In light of persistent confusion surrounding compliance with the Federal Trade Commission's (FTC's) "Red Flags" Regulations, NACM staff members have scheduled a meeting with officials from the FTC in July in order to discuss the lingering uncertainty many business-to-business (B2B) creditors feel about the regulations and whether or not they apply to their companies.
Read below for the most current updates on Red Flags regulations.
According to some NACM members, the Federal Trade Commission's (FTC's) "Red Flags" Rules are unfair to business creditors and potentially detrimental to their companies' finances. In response to last week's eNews story, "Eye On the Hill: NACM Considers Stance on 'Red Flags' Rules, Among Other Issues," some credit professionals have voiced their opposition to the regulations noting that they agree with the goals, but feel there should be a separate set of simplified guidelines for commercial creditors.
Despite the Federal Trade Commissionâ€™s (FTCâ€™s) recent decision to delay the implementation of their â€śRed Flagsâ€ť rules from May 1, 2009 to August 1, 2009, compliance with these regulations has the potential to present companies with yet another source of unnecessary stress. NACMâ€™s Government Affairs Committee is considering its position on the regulations and whether or not the FTC has overstepped its mandate in making them apply to businesses.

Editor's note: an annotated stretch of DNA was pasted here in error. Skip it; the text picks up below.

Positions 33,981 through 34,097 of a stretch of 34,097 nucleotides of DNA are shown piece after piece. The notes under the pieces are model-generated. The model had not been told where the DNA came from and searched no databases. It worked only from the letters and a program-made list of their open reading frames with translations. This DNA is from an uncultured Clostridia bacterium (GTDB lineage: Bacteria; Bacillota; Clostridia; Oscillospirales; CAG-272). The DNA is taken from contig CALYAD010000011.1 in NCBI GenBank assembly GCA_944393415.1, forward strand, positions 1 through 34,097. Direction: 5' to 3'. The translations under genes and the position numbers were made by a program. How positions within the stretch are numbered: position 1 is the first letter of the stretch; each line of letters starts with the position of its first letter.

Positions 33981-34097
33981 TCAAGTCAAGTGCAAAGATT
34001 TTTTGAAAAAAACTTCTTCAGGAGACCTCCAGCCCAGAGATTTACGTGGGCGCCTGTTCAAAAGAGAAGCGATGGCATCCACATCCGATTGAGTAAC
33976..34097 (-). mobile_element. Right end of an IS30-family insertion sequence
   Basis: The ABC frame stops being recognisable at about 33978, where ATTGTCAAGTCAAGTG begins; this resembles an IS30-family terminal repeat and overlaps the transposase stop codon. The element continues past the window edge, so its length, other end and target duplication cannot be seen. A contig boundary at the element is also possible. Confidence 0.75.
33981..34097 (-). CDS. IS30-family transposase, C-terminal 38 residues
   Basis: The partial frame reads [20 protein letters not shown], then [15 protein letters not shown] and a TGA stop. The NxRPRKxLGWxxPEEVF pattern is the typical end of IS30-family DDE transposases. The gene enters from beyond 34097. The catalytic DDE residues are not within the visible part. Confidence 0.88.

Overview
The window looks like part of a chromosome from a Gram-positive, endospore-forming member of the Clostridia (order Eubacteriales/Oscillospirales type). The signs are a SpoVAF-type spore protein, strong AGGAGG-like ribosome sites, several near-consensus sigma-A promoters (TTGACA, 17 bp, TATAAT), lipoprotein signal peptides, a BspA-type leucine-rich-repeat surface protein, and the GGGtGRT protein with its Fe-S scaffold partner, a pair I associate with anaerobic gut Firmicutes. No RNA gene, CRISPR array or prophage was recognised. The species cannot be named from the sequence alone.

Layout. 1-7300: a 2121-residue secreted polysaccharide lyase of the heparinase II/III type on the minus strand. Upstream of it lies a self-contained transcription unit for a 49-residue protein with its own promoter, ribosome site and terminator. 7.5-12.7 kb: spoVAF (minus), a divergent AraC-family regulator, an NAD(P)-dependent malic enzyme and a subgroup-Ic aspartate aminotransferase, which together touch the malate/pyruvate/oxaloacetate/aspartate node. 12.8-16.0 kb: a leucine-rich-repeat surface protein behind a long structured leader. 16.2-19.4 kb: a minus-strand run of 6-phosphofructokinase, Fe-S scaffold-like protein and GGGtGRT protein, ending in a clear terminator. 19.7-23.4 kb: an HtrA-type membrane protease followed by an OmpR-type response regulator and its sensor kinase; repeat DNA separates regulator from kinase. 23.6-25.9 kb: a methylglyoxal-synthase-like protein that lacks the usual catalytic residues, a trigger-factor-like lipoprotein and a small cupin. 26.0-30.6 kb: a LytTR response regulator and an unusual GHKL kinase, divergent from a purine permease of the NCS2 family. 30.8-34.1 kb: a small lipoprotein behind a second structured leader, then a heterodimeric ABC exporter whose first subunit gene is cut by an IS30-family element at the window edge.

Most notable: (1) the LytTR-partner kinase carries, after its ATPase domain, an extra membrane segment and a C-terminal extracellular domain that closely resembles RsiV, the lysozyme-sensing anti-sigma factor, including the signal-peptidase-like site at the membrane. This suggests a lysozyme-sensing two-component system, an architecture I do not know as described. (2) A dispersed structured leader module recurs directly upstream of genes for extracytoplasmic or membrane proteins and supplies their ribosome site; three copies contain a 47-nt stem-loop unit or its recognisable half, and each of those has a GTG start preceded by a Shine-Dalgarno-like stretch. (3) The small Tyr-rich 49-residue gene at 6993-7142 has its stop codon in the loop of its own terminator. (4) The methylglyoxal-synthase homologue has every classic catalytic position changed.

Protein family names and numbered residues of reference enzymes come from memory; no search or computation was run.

Amendments to the Fair and Accurate Credit Transactions Act of 2003 (FACTA) that went in effect in January 2008 outlined that organizations must implement a written program to detect, mitigate and respond to the surging risks of identity theft. This requirement was a multi-agency initiative that impacts businesses of all sizes.
Even a cursory glance at the District of Columbia these days reveals a wealth of issues related to the world of B2B credit management. In their quest to accelerate economic recovery, Capitol Hill has taken up the mantle of topics such as bankruptcy, data security and accounting, all of which have ramifications for the countryâ€™s credit professionals.